Research Area: Clinical Science
Gabrielle is a second year graduate student in Vanderbilt’s Clinical Science doctoral program. After graduating from James Madison University, Gabrielle spent three years as a post-baccalaureate research fellow at the National Institutes of Health. In her first year, she modeled risk factors for later life depression in Turner syndrome. She was awarded an additional two year fellowship in the Lab of Brain and Cognition where she examined the neural correlates of memory and attention in autism spectrum disorders and prosopagnosia. As a graduate student, Gabrielle is particularly interested in the role of executive functioning in regulating psychopathology.
Reimann, G.E., Walsh, C., Csumitta, K.D., McClure, P., Pereira, F., Martin, A., Ramot, M. (2021). Gauging facial feature viewing preference as a stable individual trait in Autism Spectrum Disorder. Autism Research. https://doi.org/10.1002/aur.2540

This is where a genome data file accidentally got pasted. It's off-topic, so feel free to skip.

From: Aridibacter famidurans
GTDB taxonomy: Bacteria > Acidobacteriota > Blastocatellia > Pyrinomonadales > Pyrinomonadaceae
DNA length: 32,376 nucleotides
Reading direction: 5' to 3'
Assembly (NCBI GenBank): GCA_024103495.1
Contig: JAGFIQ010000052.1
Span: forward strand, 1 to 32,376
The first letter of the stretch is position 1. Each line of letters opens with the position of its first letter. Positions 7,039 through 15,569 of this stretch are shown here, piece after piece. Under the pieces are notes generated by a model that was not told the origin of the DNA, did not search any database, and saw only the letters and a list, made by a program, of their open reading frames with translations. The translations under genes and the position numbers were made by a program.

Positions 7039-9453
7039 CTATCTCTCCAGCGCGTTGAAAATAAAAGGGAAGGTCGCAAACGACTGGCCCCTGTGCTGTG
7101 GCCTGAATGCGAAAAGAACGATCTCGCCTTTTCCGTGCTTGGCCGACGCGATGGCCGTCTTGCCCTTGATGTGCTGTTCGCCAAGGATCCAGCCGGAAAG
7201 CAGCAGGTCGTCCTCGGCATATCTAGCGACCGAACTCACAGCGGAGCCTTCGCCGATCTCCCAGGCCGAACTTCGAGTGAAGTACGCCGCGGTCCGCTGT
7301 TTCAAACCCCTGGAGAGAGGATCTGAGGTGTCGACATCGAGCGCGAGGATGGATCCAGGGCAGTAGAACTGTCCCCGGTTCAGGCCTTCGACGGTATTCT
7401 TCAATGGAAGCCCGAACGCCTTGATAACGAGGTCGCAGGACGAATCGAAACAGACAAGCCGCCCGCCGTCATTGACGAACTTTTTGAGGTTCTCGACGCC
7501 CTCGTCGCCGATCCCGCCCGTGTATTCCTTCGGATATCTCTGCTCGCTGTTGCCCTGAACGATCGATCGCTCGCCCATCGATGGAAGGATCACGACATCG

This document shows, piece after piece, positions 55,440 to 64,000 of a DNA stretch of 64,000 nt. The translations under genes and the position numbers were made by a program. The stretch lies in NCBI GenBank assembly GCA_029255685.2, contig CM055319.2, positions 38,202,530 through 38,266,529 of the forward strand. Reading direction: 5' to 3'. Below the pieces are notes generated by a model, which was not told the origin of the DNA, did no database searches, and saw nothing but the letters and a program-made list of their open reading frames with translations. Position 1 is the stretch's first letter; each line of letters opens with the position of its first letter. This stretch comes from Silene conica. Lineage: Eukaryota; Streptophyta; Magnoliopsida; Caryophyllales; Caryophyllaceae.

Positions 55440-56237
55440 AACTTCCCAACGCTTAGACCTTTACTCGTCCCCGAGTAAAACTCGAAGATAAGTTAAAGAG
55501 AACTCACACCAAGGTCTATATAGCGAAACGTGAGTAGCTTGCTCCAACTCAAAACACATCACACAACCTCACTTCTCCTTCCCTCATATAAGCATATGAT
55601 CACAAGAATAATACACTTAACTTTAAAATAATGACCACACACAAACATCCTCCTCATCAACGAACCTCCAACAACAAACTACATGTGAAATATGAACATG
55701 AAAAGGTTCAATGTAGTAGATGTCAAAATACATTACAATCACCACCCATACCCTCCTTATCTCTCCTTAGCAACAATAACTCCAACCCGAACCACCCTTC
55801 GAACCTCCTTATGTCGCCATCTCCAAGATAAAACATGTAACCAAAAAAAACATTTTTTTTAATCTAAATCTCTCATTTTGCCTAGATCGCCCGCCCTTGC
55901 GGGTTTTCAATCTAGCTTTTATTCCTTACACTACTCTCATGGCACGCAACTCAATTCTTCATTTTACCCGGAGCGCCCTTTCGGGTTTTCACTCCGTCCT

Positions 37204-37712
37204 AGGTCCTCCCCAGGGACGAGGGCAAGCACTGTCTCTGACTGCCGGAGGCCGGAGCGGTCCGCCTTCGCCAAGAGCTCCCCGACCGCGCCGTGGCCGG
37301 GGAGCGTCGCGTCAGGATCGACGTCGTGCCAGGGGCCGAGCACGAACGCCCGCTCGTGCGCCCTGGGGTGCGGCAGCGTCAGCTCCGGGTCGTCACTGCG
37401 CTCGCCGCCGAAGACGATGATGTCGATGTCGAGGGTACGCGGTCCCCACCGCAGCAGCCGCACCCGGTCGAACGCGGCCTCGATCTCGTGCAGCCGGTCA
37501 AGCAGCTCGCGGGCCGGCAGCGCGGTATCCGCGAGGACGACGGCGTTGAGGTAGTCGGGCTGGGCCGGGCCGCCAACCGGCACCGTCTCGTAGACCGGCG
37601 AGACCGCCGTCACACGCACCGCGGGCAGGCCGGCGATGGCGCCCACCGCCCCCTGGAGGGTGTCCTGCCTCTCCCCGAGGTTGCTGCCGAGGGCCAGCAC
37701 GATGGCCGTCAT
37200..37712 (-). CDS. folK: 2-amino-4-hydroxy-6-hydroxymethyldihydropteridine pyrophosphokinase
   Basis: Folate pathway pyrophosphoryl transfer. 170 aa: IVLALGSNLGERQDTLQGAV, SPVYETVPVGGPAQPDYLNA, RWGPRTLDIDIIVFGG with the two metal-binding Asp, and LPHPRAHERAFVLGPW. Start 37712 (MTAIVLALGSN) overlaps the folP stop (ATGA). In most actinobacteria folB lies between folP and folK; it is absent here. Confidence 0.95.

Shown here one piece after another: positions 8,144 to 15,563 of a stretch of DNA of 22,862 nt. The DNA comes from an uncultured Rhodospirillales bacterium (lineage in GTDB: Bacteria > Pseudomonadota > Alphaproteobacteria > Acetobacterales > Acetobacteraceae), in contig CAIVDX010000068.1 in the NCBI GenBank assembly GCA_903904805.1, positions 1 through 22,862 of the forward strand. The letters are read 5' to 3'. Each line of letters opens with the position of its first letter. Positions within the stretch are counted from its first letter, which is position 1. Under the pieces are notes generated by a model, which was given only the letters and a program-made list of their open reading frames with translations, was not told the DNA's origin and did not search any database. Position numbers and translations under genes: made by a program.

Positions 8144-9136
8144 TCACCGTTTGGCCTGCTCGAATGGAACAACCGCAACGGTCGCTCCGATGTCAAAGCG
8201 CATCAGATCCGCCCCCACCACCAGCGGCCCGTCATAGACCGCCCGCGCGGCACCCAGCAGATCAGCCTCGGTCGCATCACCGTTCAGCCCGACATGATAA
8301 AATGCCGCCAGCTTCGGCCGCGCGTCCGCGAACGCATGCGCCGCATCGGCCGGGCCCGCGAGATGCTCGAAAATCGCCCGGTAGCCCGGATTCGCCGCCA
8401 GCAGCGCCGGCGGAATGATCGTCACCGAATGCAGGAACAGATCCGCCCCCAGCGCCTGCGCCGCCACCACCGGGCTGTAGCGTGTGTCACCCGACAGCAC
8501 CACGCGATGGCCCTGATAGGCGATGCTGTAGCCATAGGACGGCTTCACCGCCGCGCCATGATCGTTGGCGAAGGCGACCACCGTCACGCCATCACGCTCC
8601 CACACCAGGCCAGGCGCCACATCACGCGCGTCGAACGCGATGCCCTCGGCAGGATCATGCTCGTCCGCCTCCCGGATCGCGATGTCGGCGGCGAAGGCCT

Ramot, M., Walsh, C., Reimann, G.E., Martin, A. (2020). Distinct Neural Mechanisms of Social Orienting and Mentalizing Revealed by Independent Measures of Neural and Eye Movement Typicality. Communications Biology. 3. doi.org/10.1038/s42003-020-0771-1
Reimann, G.E., Bernad Perman, M.M., Ho, P., Parks, R.A., Comis, L.E. (2018) Psychosocial Characteristics of Women with a Delayed Diagnosis of Turner Syndrome, Journal of Pediatrics, 199, 206-211. doi.org/10.1016/j.jpeds.2018.03.058
2021 Professional Development & Training Grant, Russell G. Hamilton Graduate Leadership Institute
2021 Gayle Fambrough Fellowship Recipient